The first five questions of the HDQ relate to responding to environmental sounds that the Hearing Dogs were trained to alert their owners to: a general question about responding to environmental sounds, and questions about responding to the alarm clock, doorbell or door knock, smoke alarm, and being called by name (see Appendix). For all five questions, there were significant differences in mean scores between Times 1 and 4 and between Times 1 and 5, reflecting reductions in difficulty over time. There were no significant differences between Times 4 and 5. The means are shown in Figure 3.

Figure 3

Mean ratings given to Hearing Dog Questionnaire Questions 1–5, relating to difficulty in responding to environmental sounds. Q1: Do you have difficulty responding to the environmental sounds of daily life? Q2: Do you have difficulty responding to the sound of the Alarm Clock? Q3: Do you have difficulty responding to the sound of the Doorbell/Door knock? Q4: Do you have difficulty responding to the sounds of the Smoke Alarm? Q5: Do you have difficulty responding to someone calling your name?

Figure 3

Mean ratings given to Hearing Dog Questionnaire Questions 1–5, relating to difficulty in responding to environmental sounds. Q1: Do you have difficulty responding to the environmental sounds of daily life? Q2: Do you have difficulty responding to the sound of the Alarm Clock? Q3: Do you have difficulty responding to the sound of the Doorbell/Door knock? Q4: Do you have difficulty responding to the sounds of the Smoke Alarm? Q5: Do you have difficulty responding to someone calling your name?

Questions 6, 9, and 10 in the HDQ relate to aspects of fearfulness: feeling unsafe when alone, fear of leaving the home, and fear of cars. For all three questions there was a significant difference in mean ratings between Times 1 and 4. The difference between Times 1 and 5 was also significant for Questions 6 and 9 but not for Question 10. Each of the significant differences reflected a reduction in fearfulness over time. The pattern of means is shown in Figure 4.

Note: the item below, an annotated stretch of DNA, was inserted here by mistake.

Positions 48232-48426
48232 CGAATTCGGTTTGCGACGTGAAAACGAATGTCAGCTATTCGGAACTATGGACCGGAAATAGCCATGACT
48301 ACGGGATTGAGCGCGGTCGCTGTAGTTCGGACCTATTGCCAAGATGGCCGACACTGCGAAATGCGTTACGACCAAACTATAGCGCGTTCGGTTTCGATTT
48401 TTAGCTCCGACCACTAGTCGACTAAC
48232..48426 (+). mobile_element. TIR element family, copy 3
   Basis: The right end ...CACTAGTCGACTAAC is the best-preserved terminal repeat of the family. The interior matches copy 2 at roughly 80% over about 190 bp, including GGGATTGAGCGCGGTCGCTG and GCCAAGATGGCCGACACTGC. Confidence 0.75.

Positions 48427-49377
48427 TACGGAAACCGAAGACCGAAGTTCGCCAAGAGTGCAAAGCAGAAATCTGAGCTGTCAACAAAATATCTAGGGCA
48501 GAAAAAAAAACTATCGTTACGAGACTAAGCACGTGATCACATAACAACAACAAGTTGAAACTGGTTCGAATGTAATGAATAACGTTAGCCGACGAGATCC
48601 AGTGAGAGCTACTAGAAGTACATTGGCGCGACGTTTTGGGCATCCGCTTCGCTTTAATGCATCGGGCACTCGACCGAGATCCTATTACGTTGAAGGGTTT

Figure 4

Mean ratings given to Hearing Dog Questionnaire Questions 6, 9, and 10, relating to fearfulness. Q6: Do you feel unsafe when you are alone? Q9: Are you fearful of leaving your home? Q10: Are you fearful of cars when walking outdoors?

Figure 4

Mean ratings given to Hearing Dog Questionnaire Questions 6, 9, and 10, relating to fearfulness. Q6: Do you feel unsafe when you are alone? Q9: Are you fearful of leaving your home? Q10: Are you fearful of cars when walking outdoors?

Questions 7, 8, and 11 in the HDQ relate to the experience of social isolation: dependence on other “as your ears,” avoiding interactions with other people, and feeling lonely. For all three questions, there were significant differences in mean scores between Times 1 and 4, and between Times 1 and 5, reflecting lessening feelings of social isolation over time. For Question 7, there was a smaller but significant increase in mean scores for feeling lonely from Times 4 to 5, but the differences for Questions 8 and 11 were not significant. The pattern of means is shown in Figure 5.

Figure 5

Mean ratings given to Hearing Dog Questionnaire Questions 7, 8, and 11, relating to feelings of social isolation. Q7: Are you dependent on others, parents, family members etc as your ears? Q8: Do you avoid interactions with other people? Q11: How much of the time do you feel lonely?

Figure 5

Mean ratings given to Hearing Dog Questionnaire Questions 7, 8, and 11, relating to feelings of social isolation. Q7: Are you dependent on others, parents, family members etc as your ears? Q8: Do you avoid interactions with other people? Q11: How much of the time do you feel lonely?

Discussion

A striking feature of the results is a lack of statistically significant differences in POMS or GHQ scores during the year-long period waiting for the dog between the initial assessment of the person (Time 1) and the preplacement interview (Time 2), which serves as a control. In contrast, there were many significant differences between this predog period (Times 1 and 2) and after receiving the dog (Times 4 and 5), indicating improvements in a number of different but related domains of well-being. It is noteworthy that improvements extended beyond Time 4 (3 months after placement of the dog) to Time 5 (1 year after placement), well beyond what would be expected if the effects were simply due to the novelty of having the dog. The means for Time 5 show a small degree of movement toward initial levels, nonetheless a majority of the POMS and GHQ measures showed significant improvements between Times 2 and 5.